After hosting this tournament for three consecutive years I thought now would be a perfect time to express some observations plus answer some questions I seem to receive each year. I want to start by saying I do not choose the hole locations for either the pre-qualifying or qualifying tournaments. Neither does Jeff (Jeff Peck, Head Golf Professional). The PGA Tour through the cooperation of the PGA Carolinas Section conducts the tournaments using our course and facilities. Cory Armstrong, Tournament Director, PGA Carolinas Section and his staff communicate with Jeff and I usually the week prior and then arrive on Tuesday prior to the pre-qualifying tournament to begin marking hazards and out-of-bounds for the tournament. You may wonder why they do this when the course is already marked for competition. The PGA marks the course as to how it best suits their needs for the event! This means they may take a hazard normally marked yellow and change it to red or install temporary out-of-bounds markers between the first and second holes to eliminate the possibility of any competitor playing the first hole by way of the second. On Wednesday they choose their hole locations and supply me with a hole location sheet. On the morning of the event, one of the PGA staff members travels with the member of my staff responsible for the task of cutting the new hole placement and the PGA staff member observes to ensure the hole is located in the proper place. The PGA staff member also positions the tee markers in the locations they desire and marks them with paint in case a marker should become accidentally moved or dislodged during the course of play.
Cory and his staff have been great to work with the past three years and yes, they do consult with me regarding potential hole locations, tee placements, etc. but at the end of the day it is their responsibility to make the decisions. It has been interesting to observe the changes they make regarding the hazards each year and the difference in philosophy among the PGA Tour versus governing bodies such as the USGA or the Carolinas Golf Association (CGA). It is my opinion based on my observations and questions the past three years governing bodies view hazards from a more formal point of view and the tour uses a somewhat "watered down" approach. By this I mean the tour takes all possible scenarios into play (e.g., a player hits a shot into a hazard guarding hole A from a position while playing hole B...) and thus concludes the easiest solution to all possible scenarios is to make the hazard red as opposed to leaving it marked yellow. It is also my observation many of you have failed to notice these changes the past three years thus you are all accomplished players who never hit into the hazards or you are not paying attention to the hazards and their respective markings while playing. Either way, now you know and if anyone is interested in a more technical answer I will be happy to explain it on site sometime...just flag me down and wave me over and I will share my knowledge with you and your friends!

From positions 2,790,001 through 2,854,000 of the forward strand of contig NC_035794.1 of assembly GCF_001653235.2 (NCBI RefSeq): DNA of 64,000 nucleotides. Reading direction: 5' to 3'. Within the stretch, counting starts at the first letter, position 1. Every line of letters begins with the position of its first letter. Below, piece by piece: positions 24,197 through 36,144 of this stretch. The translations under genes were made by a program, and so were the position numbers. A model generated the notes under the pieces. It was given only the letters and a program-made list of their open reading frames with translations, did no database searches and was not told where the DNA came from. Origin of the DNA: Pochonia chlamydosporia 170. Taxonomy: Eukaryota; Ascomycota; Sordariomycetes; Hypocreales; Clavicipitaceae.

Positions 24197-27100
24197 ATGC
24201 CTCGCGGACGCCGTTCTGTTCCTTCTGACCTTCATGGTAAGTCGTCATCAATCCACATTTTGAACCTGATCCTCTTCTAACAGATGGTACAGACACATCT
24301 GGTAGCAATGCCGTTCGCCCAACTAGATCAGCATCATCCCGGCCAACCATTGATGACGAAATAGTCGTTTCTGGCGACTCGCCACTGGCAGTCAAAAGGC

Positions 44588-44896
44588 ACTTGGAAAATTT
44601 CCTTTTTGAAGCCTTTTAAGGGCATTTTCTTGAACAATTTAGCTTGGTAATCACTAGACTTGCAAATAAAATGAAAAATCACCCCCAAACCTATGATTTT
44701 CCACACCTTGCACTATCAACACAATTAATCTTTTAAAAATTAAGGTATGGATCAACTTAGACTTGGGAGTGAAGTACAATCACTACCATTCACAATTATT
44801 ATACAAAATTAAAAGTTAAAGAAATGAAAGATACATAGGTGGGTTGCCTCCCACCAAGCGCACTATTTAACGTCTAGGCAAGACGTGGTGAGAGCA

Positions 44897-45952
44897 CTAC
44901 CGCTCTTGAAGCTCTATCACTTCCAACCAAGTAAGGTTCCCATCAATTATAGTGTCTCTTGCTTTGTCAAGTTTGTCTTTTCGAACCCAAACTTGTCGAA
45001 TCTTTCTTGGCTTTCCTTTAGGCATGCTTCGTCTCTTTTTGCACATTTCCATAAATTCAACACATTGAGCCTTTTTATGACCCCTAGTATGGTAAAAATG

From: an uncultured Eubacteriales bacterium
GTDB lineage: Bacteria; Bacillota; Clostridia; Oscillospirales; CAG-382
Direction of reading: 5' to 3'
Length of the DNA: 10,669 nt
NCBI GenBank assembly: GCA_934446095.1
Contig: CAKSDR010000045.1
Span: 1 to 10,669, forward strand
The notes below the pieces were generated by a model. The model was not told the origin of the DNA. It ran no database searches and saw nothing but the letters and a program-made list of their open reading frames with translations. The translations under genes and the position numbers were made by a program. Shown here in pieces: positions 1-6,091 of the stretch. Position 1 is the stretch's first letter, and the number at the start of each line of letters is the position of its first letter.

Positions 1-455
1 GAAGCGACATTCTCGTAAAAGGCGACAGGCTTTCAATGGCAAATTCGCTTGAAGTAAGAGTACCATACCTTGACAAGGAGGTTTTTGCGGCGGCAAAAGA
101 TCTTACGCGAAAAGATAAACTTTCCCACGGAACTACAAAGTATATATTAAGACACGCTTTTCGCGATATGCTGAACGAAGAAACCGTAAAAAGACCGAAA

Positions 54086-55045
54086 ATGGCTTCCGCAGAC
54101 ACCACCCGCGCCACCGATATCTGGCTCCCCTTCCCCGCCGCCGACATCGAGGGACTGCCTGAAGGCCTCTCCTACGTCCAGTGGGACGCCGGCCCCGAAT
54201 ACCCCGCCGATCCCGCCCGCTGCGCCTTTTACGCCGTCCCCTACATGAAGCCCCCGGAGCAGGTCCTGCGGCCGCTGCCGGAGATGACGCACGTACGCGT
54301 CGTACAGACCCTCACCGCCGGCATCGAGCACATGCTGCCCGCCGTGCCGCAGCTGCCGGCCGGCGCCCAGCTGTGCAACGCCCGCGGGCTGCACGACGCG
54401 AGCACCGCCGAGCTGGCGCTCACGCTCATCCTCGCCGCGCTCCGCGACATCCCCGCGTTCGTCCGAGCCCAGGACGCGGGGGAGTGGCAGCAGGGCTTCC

Getting back to setting up the course, the responsibilities of my staff and I are to prepare the course for each day of competitive play. We mow and roll the greens late the evening before along with mowing tees, fairways and approaches. The morning of the events, we mow the greens, rake the bunkers and remove the dew if necessary from the tee boxes and fairways along with cutting the hole locations and painting the lips of the cups for greater visibility. We put in many hours working hard to ensure your course is presented in its best possible fashion. It is something we really enjoy and our "little taste of the big time" certainly changes up the routine in our world.
In other news, you may or may not have seen the email yesterday regarding the current state of the driving range tee and our plans for action. For those of you that didn't receive the message we closed the tee this morning and aerated with our smallest aerator and filled all divots. All the artificial teeing squares were removed from their stations and the turf rotated 180 degrees then reinstalled (this was done to help even the wear on the surface from this season's use). Tomorrow the tee will be fertilized and watered prior to the arrival of players (minor postponement due to the playoff this morning) and we will continue to use the artificial teeing locations at least through Thursday. I will reevaluate the tee's condition Friday morning and decide whether or not to reopen the turf at that time. It is important to understand the warm March (80 degree days and 60 degree nights) brought our bermudagrass turf out of dormancy earlier than ever this year but April's cold spells (30 degree nights) with many days in the 60's stunted the bermudagrass turf from growing. Remember, bermudagrass is a warm-season grass and there is a difference between greening up and actually growing. Right now, the turf may be green in color but it has not been growing substantially enough for the divot patterns on the tee to fully recover in a timely fashion.
I hope this information helps you have a better understanding of how the PGA conducts the qualifying tournaments at Carolina Golf Club and how the driving range tee is going to be pretty darn good in just a few days. The Greens Committee will be meeting Wednesday, May 9th. If you have any comments, questions or concerns feel free to contact Stephen Woodard (Committee Chairman) at his email SWoodard@mpvre.com or myself. We encourage and welcome the feedback.
See you on the course,
Golf Course Superintendent